Tuesday, 28 February 2012

(A soccer duck!) Yl cream ー t'at Aberdeen

A brief interlude today, while I take a leaf from the book of Alan at News from Nowhere and have a little fun with Google Translate.

Alan typed the lyrics of verse one of Danny Boy into Google translate and, after a little wander from

'English to Chinese, then from Chinese to Yiddish, from Yiddish to Hindi, Hindi to Japanese, and then finally back from Japanese to English'

came up with a lyrical alternative to the traditional Irish ballad.

First, I tried it with that famous poem of William Wordsworth

I wandered lonely as a cloud
That floats on high o'er vales and hills,
When all at once I saw a crowd,
A host, of golden daffodils;
Beside the lake, beneath the trees,
Fluttering and dancing in the breeze.

It took Chinese, Thai, Russian, Japanese, Greek, Vietnamese, Hebrew and Hindi to come up with a dancing tree. Watch out for low flying roots!:

I was lonely as a cloud.
Keep the valley and mountains.
I once saw a crowd.
Ministry of Daffodils.
Lake under the tree.
Tree, dancing in the air.

I think that our government would be much improved through the addition of a Ministry of Daffodils!

I learned from the experience and began again; something a little less obvious this time

Speed, bonnie boat, like a bird on the wing,
Onward! the sailors cry;
Carry the lad that's born to be King
Over the sea to Skye.

Alan had gone Irish, so I thought I'd try a little Scots ballad. Now, I peeked at the English after every translation, moving from Hindi, directly to Chinese, Japanese and Urdu, to this:

Birds, larger aircraft's speed, branches
Go! The sailors cry.
Bring about the birth of the boy king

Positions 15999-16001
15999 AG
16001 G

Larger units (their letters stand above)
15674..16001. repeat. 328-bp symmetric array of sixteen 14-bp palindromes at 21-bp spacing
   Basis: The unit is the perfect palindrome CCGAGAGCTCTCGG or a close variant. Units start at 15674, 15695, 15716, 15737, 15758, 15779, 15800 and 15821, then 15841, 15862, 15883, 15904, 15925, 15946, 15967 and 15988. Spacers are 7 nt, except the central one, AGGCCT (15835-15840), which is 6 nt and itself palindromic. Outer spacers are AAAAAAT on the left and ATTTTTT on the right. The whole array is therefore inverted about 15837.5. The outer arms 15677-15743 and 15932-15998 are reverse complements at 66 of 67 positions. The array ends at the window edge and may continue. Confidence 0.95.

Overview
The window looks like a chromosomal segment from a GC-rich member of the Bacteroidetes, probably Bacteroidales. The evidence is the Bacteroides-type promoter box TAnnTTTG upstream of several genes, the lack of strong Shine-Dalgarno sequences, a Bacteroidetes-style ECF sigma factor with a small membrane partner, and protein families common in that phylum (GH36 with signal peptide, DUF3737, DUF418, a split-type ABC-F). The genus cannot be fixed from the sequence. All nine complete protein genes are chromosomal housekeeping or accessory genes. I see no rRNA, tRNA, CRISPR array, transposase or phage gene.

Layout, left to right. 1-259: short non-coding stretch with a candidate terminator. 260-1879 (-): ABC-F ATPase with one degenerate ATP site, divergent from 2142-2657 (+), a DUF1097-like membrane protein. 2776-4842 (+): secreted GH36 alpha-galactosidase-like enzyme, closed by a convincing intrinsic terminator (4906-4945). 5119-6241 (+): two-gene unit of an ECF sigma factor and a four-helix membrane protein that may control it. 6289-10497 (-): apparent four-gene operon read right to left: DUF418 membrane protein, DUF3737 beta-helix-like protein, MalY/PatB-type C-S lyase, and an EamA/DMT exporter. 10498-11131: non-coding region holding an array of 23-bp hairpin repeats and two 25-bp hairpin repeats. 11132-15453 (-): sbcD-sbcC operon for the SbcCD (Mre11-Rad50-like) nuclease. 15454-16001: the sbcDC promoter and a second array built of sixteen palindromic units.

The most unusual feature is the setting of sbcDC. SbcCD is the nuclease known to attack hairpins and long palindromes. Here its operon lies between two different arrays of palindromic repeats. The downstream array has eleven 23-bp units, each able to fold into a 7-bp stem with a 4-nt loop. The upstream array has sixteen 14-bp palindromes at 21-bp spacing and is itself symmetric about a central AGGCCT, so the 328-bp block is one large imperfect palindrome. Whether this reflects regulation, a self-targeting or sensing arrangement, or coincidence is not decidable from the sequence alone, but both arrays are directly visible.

Sea Skye.

with visions of Polish noblewoman Maria Clementina Sobieska being sped across the sky in a Jumbo jet, cheered on by watching sailors, racing towards Skye to give birth to the Bonnie Prince - making significant changes to the course of British history en route.

Still not quite satisfied, a quick whizz through Chinese and Japanese brought me to this

The old man, he played
He played my drum accessories.
Imbalance and small rice,
The bones of the dog,
This old man was rolling in the house.

I'm sure you can figure my starting point!

But are you able to track this one back to its original. (I confess to it having the school bus additions - translated in the brackets).

I you, I was miles please refer to your
Yl cream  t'at Aberdeen
I you, I was miles please refer to your
Miles here, so I please refer to the (your pants) you,
(Came from?) Bar t'at Ilkley parking
(Came from?) Bar t'at Ilkley parking
(A soccer duck!) Yl cream  t'at Aberdeen

Answers on a postcard to...

Or, alternatively, leave a comment :)

(Apologies for the background highlighting. Copying and pasting snippets of text really mucks up the formatting! I've minimised the damage as much as I am able and bumped up the font size for ease of reading))


  1. I'm probably biased [and totally wrong]
    ... but "on Ilka Moor Bah't 'at"?? seems a probable candidate

  2. Oh the joys of direct translation !
    Love, love, love your translated poems.
    My family is split between Japan and America...
    And let me tell you even with a son fluent in Japanese he still has to ask his wife and family about certain inflections !
    What a great post today !

    cheers, parsnip

  3. What fun! I love the idea of a Ministry of Daffodils. I too think your last one is the song about being out on a moor near Ilkley without suitable head gear!:)

  4. I think all countries would be made better if each had a ministry of some kind of flower. Love the imagery of the tree flying overhead. (I can't for the life of me remember the name of the piece about the old man.)

    As a non-Brit, I'm guessing Sacristan is right about that last one.

  5. What a fantastic game, I'm off to play with google translate!